A growing movement among some mental health and military advocates to award the Purple Heart Medal to sufferers of post-traumatic stress disorder continues to spur controversy.
Since its inception in 1932, the Purple Heart Medal has honored a truly special set of service members — those who have suffered physical wounds on the battlefield, and those who lost their lives in combat in defense of our great nation. But it’s evident that combat inflicts mental and emotional wounds as well. Studies indicate that anywhere from 10 to 20 percent of Iraq and Afghanistan veterans have PTSD, the effects of which can be severe and debilitating.
The National Alliance on Mental Illness is arguing that post-traumatic stress and other mental health issues, such as depression, can be classified as war-related injuries. Sufferers should qualify for the Purple Heart “with the same level of appreciation and recognition as those awarded to warriors with visible wounds,” according to the alliance.
The argument isn’t a new one. Debate about PTSD and the Purple Heart reaches back to early this decade and beyond. One thing that’s remained consistently clear is the position of the Military Order of the Purple Heart, the Congressionally-chartered veteran service organization behind the honor: A compassionate but firm, “No.”
In 2009, the Pentagon decided not to award the Purple Heart to troops with PTSD. Officials believed this type of mental health concern could be difficult to diagnose and that symptoms could arise at a much later time from issues other than combat.
We could be looking at 80 years worth of “IOUs” if the key phrasing behind the award — “as a result of combat action” — is altered. There have long been injuries on the battlefield that weren’t due to combat action, such as vehicle accidents, friendly fire or exposure to biological agents including Agent Orange.
The Military Order of the Purple Heart has long supported military men and women who received the Purple Heart Medal for wounds suffered in combat. They were willing to share their thoughts with the Veterans United Network and below is the group’s official statement:
“As an organization that is composed solely of Purple Heart recipients, we have supported fully the Pentagon’s decision not to award the Purple Heart for PTSD. Obviously, we are very sympathetic to those who suffer this terrible disorder. You can hardly find anyone who has served in combat, and especially those who have been wounded in combat, that doesn’t return with some form of PTSD. In recent years, the Military and the VA have become much more aware of its effects and are expanding and improving their treatment of PTSD.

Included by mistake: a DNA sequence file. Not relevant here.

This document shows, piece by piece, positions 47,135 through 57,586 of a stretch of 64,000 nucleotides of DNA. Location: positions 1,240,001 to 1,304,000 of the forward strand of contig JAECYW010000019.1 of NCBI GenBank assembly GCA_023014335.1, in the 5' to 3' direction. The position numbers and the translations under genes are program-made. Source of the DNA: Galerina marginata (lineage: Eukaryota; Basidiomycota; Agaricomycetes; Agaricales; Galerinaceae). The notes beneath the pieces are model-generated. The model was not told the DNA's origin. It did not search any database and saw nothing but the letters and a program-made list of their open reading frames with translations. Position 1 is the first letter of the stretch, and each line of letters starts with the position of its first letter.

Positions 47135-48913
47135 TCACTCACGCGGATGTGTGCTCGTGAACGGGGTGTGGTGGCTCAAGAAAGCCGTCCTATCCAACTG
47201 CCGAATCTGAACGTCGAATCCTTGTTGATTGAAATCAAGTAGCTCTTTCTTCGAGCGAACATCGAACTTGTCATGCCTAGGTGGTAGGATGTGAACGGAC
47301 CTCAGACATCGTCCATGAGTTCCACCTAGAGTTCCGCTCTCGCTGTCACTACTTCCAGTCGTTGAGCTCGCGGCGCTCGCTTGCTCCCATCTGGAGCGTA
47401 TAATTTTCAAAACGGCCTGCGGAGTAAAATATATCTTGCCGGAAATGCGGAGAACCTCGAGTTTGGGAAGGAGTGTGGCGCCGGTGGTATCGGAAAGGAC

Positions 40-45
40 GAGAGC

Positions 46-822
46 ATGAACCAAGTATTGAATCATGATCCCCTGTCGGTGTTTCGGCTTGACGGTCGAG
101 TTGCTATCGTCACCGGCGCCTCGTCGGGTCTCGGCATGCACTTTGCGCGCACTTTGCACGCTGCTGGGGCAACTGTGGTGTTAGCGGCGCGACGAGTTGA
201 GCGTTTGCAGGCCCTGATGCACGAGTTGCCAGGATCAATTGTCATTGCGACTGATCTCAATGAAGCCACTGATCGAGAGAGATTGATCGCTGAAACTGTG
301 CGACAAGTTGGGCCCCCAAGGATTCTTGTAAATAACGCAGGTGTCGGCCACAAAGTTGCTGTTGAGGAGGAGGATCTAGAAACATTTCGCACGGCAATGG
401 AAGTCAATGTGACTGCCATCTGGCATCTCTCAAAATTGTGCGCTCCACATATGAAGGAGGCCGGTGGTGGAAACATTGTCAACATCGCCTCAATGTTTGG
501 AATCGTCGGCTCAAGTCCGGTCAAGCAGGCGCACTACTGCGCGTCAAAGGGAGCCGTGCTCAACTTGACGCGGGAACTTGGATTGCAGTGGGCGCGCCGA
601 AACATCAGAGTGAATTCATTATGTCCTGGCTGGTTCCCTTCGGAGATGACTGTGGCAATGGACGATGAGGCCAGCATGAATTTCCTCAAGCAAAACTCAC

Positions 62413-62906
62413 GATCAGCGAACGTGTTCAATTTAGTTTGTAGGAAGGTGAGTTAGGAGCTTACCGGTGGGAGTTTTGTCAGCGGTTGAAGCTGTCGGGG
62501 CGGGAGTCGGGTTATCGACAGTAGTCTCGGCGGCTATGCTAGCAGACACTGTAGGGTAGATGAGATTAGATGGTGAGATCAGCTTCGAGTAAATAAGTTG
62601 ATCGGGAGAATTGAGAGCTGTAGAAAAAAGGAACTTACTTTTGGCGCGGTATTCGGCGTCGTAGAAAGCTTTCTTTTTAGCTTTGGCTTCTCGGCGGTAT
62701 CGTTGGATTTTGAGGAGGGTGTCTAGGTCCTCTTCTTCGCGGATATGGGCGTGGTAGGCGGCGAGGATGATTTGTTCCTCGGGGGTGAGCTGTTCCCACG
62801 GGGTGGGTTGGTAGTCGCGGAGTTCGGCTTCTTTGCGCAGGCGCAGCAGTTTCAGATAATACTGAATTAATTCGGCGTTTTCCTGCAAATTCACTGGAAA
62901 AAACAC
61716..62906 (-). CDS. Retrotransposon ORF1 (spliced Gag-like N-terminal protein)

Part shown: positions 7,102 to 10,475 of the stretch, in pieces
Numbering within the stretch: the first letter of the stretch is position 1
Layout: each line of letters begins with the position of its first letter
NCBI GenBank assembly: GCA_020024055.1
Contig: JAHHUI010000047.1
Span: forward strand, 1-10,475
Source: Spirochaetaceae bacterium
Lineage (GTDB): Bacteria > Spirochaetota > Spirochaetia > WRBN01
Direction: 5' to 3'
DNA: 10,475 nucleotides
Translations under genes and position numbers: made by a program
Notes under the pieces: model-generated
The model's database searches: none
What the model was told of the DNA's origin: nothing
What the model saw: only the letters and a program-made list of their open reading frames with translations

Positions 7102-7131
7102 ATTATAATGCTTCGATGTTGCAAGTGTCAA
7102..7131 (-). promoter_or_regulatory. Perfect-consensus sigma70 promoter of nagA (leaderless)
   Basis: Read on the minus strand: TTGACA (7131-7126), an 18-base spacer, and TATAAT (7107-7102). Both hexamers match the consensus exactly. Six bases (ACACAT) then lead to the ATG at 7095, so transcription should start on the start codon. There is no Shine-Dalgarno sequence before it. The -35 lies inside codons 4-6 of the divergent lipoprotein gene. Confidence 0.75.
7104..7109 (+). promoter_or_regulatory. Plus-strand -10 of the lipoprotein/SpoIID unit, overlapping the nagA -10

“The criteria for this particular medal, however, is the suffering of physical wounds on the battlefield as the result of combat action by the enemies of the United States. Moreover, PTSD is a treatable disease — loss of a limb, or any combat wound for that matter, is permanent. And, what about those who feign the illness just to receive VA medical treatment; or, what about a group who witnesses a battlefield trauma together, but only one or two suffer from PTSD; should they all receive the Purple Heart?”
Studies Signaling Change?
Defense Department officials may have no choice but to revisit the 2009 ruling, as current brain studies are focusing on the link between traumatic brain injury and PTSD. If these microscopic brain injuries result from a blast wave or other physical trauma, the Pentagon may conclude that the Purple Heart should be awarded in at least those cases.
I believe that PTSD is a very serious issue that requires our utmost attention, but I also feel that it doesn’t fall under the Purple Heart Medal requirements. Physical injuries and emotional trauma are both important in their own right, but lumping them under one award devalues both issues. Not to mention it severely deflates the significance of the Purple Heart Medal.
I also think this could build a divide between veterans and between the services. Is an Army soldier or Marine with a Purple Heart from a physical wound going to relate to an Airman or Seaman with a Purple Heart from PTSD? It’s not to say that one is more important than the other, but it could definitely damage interservice relationships. Also, would a change to the Purple Heart disgrace those who have come before us? It’s a slippery slope.
There will be a multitude of opinions on the issue, but officials should remember that it’s the opinions of the veterans, especially those who already carry the Purple Heart designation, that should matter the most.
Photo courtesy of 807MDSC